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Series:

Annette Kern-Stähler, Beatrix Busse and Wietse de Boer

The essays collected in The Five Senses in Medieval and Early Modern England examine the interrelationships between sense perception and secular and Christian cultures in England from the medieval into the early modern periods. They address canonical texts and writers in the fields of poetry, drama, homiletics, martyrology and early scientific writing, and they espouse methods associated with the fields of corpus linguistics, disability studies, translation studies, art history and archaeology, as well as approaches derived from traditional literary studies.

Together, these papers constitute a major contribution to the growing field of sensorial research that will be of interest to historians of perception and cognition as well as to historians with more generalist interests in medieval and early modern England.


Contributors include: Dieter Bitterli, Beatrix Busse, Rory Critten, Javier Díaz-Vera, Tobias Gabel, Jens Martin Gurr, Katherine Hindley, Farah Karim-Cooper, Annette Kern-Stähler, Richard Newhauser, Sean Otto, Virginia Richter, Elizabeth Robertson, and Kathrin Scheuchzer

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Claudia Claridge

The topic of this book fits in with the recently growing interest in phraseology and fixedness in English. It offers a description of multi-word verbs in the language of the 17th and 18th centuries, an important formative period for Modern English. For the first time, multi-word verbs are treated together as a group, as it is argued that phrasal verbs, prepositional verbs, phrasal-prepositional verbs, verb-adjective combinations and verbo-nominal combinations share defining characteristics. These characteristics are also reflected in similar possibilities of usage, in particular the subtle modification of verbal meaning and these verbs' potential for topicalization structures, both leading to a greater expressiveness.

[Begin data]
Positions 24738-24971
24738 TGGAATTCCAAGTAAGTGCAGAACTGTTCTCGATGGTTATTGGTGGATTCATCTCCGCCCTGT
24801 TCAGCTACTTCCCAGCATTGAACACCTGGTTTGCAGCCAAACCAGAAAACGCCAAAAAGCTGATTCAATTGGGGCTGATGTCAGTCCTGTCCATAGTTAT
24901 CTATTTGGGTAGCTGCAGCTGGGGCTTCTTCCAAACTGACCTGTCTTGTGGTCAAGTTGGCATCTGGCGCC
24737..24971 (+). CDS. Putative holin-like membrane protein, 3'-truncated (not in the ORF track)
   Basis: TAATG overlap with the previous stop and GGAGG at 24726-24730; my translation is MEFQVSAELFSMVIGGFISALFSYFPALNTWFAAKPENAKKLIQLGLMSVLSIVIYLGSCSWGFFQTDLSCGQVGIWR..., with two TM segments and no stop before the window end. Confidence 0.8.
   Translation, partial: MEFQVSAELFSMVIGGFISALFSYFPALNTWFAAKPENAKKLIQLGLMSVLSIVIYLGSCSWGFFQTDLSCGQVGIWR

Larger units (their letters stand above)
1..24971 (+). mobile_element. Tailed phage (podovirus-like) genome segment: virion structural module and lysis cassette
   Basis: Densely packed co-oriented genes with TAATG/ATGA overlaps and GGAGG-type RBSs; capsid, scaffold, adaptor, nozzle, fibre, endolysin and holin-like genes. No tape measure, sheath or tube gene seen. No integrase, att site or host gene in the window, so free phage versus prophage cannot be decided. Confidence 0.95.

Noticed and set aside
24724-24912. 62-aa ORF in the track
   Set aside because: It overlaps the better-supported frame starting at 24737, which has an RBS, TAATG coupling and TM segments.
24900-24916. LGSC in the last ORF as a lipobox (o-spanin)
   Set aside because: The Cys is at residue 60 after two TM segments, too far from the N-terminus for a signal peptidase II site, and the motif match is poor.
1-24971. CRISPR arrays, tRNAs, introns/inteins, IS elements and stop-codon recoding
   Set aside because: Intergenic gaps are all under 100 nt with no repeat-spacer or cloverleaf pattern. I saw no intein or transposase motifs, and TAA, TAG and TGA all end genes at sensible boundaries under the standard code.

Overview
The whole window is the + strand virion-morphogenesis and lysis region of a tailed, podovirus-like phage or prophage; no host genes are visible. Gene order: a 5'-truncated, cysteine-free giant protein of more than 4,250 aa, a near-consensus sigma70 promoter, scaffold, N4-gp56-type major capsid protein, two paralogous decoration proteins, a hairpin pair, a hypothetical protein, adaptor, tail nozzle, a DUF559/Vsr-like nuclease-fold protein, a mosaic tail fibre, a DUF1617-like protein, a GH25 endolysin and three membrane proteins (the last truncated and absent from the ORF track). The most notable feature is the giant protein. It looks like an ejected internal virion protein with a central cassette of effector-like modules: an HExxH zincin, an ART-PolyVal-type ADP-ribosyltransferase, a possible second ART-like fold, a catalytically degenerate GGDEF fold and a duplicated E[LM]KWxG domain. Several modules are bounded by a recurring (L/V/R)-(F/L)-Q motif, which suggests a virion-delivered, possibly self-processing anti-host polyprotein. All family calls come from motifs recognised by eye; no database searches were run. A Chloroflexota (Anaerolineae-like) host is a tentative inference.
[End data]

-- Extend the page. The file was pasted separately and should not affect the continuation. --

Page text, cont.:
Using a new text collection, the Lampeter Corpus of Early Modern English Tracts (1640-1740), the study provides a description of the multi-word verb types found, their syntactic behaviour, and their semantic structure. The composition of the corpus also allowed the examination of the development of these verbs over time and in different registers. The corpus study is supplemented by an investigation of attitudes towards multi-word verbs with the help of contemporary works on language, leading to a more speculative discussion of the factors influencing the choice between multi-word and simplex verbs.

The Dutch Language in Britain (1550-1702)

A Social History of the Use of Dutch in Early Modern Britain

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Christopher Joby

In The Dutch Language in Britain (1550-1702) Christopher Joby offers an account of the knowledge and use of Dutch in early modern Britain. Using extensive archive material from Britain and the Low Countries, Chris Joby demonstrates that Dutch was both written and spoken in a range of social domains including the church, work, learning, the home, diplomacy, the military and navy, and the court. Those who used the language included artisans and their families fleeing religious and economic turmoil on the continent; the Anglo-Dutch King, William III; and Englishmen such as the scientist Robert Hooke. Joby’s account adds both to our knowledge of the use of Dutch in the early modern period and multilingualism in Britain at this time.

Merry E. Wiesner-Hanks